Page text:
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What has been the least popular tamiya model?

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I was looking through the list of tamiya rc models, up to the ate 80s/early 90s and was wondering what the least popular model as far as sales was.

You see lots of Sand Scorchers, Wild Wily's and Sand Rovers etc on Ebay these days, but don't see very many Road Wizards or group c cars, which means that they are rare because collectors aren't selling them, or there just weren't that many sold in the first place.

Was it the price of these kits, or was it just that they didn't catch the imagination of kids back then like say, the Frog did?

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7 hours ago, junkmunki said:

but don't see very many Road Wizards or group c cars, which means that they are rare because collectors aren't selling them, or there just weren't that many sold in the first place.

This was the very first two group of cars that came to mind. 

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I would suggest the candidates for this would be any models that lasted 1 year (appeared in 1 annual catalogue), then were canceled. Surely nothing else is a bigger clue as to lagging worldwide sales, than Tamiya’s cancellation of production itself. 

By contrast, the most popular models had sales runs that lasted 8 or 9 years, maybe more. 

Overall (all time) the least popular model is more likely to be from the 1990s or 2000s, when dozens of obscure, forgotten models (rebodied touring car variants and the like) were produced among Tamiya’s large numbers of different kits being sold at once.9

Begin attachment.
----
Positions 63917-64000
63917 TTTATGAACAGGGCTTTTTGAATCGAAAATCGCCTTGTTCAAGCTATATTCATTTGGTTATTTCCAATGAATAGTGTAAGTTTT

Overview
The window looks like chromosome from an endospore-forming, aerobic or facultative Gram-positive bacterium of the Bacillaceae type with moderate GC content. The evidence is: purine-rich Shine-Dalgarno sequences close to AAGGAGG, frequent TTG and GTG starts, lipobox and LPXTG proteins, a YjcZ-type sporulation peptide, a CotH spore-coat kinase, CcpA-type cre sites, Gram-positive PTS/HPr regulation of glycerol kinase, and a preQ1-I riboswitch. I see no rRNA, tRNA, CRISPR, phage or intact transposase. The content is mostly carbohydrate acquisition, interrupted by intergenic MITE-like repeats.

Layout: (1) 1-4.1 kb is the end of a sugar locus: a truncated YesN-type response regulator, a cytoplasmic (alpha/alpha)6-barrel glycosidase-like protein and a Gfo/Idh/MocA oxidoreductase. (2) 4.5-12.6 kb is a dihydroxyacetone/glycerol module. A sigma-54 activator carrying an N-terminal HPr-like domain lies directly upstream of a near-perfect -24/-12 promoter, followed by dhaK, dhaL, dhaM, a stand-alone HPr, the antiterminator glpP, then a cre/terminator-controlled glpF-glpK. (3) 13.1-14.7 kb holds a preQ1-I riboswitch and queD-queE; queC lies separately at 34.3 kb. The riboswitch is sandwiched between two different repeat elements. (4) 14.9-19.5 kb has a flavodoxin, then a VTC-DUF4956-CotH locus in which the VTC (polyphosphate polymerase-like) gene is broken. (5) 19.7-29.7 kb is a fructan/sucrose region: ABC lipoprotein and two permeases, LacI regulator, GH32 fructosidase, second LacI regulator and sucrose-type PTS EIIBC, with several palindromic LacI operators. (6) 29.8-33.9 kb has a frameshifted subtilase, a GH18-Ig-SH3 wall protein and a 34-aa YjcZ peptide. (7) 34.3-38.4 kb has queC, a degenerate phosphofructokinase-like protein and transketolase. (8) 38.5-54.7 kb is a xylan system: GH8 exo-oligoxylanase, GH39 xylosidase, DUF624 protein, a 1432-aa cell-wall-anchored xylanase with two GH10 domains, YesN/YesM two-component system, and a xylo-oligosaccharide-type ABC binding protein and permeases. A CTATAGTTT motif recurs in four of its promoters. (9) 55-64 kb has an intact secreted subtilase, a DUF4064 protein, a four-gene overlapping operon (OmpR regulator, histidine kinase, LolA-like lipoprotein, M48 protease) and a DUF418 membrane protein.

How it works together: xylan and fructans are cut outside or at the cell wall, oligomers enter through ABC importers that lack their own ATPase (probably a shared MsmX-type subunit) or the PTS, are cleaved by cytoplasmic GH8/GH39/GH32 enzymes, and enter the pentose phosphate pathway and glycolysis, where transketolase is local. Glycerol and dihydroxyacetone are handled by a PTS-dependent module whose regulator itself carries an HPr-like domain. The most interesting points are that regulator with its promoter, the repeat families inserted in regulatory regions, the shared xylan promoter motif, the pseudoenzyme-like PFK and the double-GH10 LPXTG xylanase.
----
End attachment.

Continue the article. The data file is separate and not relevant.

Than anything in the 1980s when the hobby was having its early popularity and Tamiya sold far fewer different kits at once. 

But I could be wrong. 🤔

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Until touring cars came along, on-road cars in general were less popular among casual/basher-type enthusiasts, just because you can do less with them. You can always drive an off-road car on the road, if you change the tires or are willing to wear down the knobs, but an on-road car is bound to smooth surfaces. They're also harder to drive well, and less tolerant of "spirited" use.

The Road Wizard was fairly popular, I thought, or at least it was available for a long time. Maybe that was kits languishing on shelves, though. It certainly wasn't expensive; comparable to a Frog or Wild One, if I recall.

I agree that the touring car proliferation of the 1990s probably resulted in fewer sales for each individual kit number, and there were probably a few that were really low. But only if you're talking about specific kits; as a whole, those chassis types were extremely popular. The TA01/02, M-chassis, and even the Group C cars brought on-road cars back to the forefront, and "parking lot racing" was huge. But I'm sure a few bodystyles/liveries were unpopular and didn't sell.

Lowest actual sales was probably that solar-powered car. I only ever saw one in a hobby shop, and it was there for years...

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There was that buggy, what turned into a "tamiyaclub" meme , before meme's where invented.

 

** crushes skull about the name **

Sonic Fighter ?? 

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4 hours ago, markbt73 said:

Until touring cars came along, on-road cars in general were less popular among casual/basher-type enthusiasts, just because you can do less with them. You can always drive an off-road car on the road, if you change the tires or are willing to wear down the knobs, but an on-road car is bound to smooth surfaces. They're also harder to drive well, and less tolerant of "spirited" use.

The Road Wizard was fairly popular, I thought, or at least it was available for a long time. Maybe that was kits languishing on shelves, though. It certainly wasn't expensive; comparable to a Frog or Wild One, if I recall.